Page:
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ADHD procrastination is one of the biggest complaints I hear as an ADHD Coach. There are many reasons why people with ADHD procrastination and sometimes procrastination can even be useful. However, usually procrastination doesn’t make you feel good. You feel lazy, unproductive and the thought of the unfinished task looms heavily on your mind, spoiling any enjoyment doing other activities.
While it is not a new idea, breaking big projects or tasks into small, manageable chunks is a great way to beat procrastination and get things done. Evidence that this idea has been around for hundreds of years I the Chinese proverb that states “A journey of 1,000 miles starts with just one step.” A seemingly impossible journey that appears overwhelming at first can be broken down into simple stages and completed. After all, you know how to take a single step, then after that you take another. Take enough single steps and you are there! Mission accomplished. When you think of a task like this, then you can do ANYTHING. It’s a very empowering thought. A modern saying in the same vein is “How do you eat an elephant? One bite at a time.”
When I was little I wasn’t a good eater. I would look at a plate of food and not know where to start, so I would barely touch any of the food on my plate. My mum realized this and would put a small portion on a side plate, which I would be able to eat and then she would put another small portion on the side plate and I would eat that too.
When something seems so big it seems impossible, just focus on a small part you are working on. Don’t start thinking about everything you still have to do because that will make you feel overwhelmed and you will freeze (which has the same outcome as procrastination).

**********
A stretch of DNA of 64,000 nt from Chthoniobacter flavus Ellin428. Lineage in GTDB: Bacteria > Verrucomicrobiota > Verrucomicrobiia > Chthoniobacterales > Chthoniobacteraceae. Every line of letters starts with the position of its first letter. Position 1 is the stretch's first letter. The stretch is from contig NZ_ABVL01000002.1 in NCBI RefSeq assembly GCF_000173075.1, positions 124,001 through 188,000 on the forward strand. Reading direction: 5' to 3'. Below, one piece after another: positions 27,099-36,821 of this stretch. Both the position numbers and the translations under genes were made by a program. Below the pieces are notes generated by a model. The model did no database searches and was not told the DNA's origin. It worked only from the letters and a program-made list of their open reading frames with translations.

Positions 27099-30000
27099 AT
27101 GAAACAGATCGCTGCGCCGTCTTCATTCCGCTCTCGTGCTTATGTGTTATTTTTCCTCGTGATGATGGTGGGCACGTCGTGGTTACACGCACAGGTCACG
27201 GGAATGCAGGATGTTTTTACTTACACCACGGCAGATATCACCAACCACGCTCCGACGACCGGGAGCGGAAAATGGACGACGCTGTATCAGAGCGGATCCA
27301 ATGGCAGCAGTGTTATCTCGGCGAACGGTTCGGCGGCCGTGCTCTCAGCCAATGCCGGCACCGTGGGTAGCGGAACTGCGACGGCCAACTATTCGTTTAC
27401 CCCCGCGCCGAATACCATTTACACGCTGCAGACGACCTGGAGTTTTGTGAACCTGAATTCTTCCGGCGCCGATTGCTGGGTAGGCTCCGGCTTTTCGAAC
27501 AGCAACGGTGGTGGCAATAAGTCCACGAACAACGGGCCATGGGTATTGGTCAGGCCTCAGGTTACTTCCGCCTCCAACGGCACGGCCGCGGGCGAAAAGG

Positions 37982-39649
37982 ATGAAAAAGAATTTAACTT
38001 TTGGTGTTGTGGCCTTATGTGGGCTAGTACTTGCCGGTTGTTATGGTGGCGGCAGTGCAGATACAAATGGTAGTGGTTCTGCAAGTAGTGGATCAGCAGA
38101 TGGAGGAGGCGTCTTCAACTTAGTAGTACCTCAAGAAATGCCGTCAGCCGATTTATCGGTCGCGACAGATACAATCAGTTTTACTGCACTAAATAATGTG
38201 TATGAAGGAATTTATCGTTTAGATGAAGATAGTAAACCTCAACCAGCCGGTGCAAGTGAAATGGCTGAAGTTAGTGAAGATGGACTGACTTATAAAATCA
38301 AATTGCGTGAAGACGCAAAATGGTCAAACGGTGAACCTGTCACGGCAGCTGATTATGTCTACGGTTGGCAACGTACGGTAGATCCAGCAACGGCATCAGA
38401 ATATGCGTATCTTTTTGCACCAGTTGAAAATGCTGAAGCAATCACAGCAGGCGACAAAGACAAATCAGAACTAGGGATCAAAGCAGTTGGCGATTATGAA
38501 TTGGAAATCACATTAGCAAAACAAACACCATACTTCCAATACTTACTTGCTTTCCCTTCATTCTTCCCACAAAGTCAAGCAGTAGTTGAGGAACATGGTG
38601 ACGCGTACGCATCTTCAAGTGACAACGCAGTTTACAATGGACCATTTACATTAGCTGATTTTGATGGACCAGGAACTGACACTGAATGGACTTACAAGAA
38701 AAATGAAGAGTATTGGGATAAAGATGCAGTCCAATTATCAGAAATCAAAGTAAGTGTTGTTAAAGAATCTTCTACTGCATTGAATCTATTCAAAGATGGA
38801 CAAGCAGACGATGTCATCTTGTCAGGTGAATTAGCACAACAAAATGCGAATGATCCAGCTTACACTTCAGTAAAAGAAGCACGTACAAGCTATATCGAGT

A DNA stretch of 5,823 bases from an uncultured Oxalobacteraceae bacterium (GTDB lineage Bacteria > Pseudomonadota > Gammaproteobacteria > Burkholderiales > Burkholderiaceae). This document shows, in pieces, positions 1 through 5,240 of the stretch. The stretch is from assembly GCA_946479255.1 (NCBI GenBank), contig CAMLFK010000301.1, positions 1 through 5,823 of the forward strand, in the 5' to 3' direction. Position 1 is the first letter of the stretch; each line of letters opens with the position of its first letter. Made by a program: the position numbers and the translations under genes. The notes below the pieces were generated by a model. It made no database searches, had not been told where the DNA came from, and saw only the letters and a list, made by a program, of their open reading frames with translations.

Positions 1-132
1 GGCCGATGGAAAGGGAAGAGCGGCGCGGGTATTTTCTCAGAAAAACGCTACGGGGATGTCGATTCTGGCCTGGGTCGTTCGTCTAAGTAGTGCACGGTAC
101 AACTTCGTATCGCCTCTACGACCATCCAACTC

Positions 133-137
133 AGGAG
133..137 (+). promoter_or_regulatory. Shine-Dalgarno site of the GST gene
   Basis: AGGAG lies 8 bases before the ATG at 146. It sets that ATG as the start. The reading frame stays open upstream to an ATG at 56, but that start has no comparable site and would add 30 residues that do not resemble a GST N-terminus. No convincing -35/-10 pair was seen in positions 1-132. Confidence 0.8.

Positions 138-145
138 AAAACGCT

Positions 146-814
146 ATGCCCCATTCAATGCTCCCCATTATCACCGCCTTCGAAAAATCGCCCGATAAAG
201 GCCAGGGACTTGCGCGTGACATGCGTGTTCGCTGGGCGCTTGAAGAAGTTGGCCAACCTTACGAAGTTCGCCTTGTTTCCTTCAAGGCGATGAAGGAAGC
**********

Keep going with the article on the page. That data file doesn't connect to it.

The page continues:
So the next time you are faced with procrastination and resistance to starting a project, follow these steps:
- On a piece of paper or on your computer, break the project down into steps.
- If one of the parts still feels overwhelming, it’s because it needs to be broken down further. The idea is to make each item so small that it’s no longer painful. For example, if your project is to send your CV to Mr. X, here is what your action list would look like:
- Find CV on my computer
- Print CV out
- Address envelope to Mr. X
- Put CV into envelope
- Go to the post office to buy stamps
- Stick stamps onto envelope
- Post off the CV
While you might feel a bit stupid for breaking the project down into such tiny steps, e.g. stick stamps on to envelope, please don’t. It doesn’t matter how basic each step is. What matters is that you are moving forward on a project that is important to you.
- As you are working through each step, don’t worry about the next step. Or step number ten. When you get to that step, you will be able to do it.
- Tick each step off when you have completed it. The sense of accomplishment keeps you moving forward.
As always, celebrate your success of a job well done!
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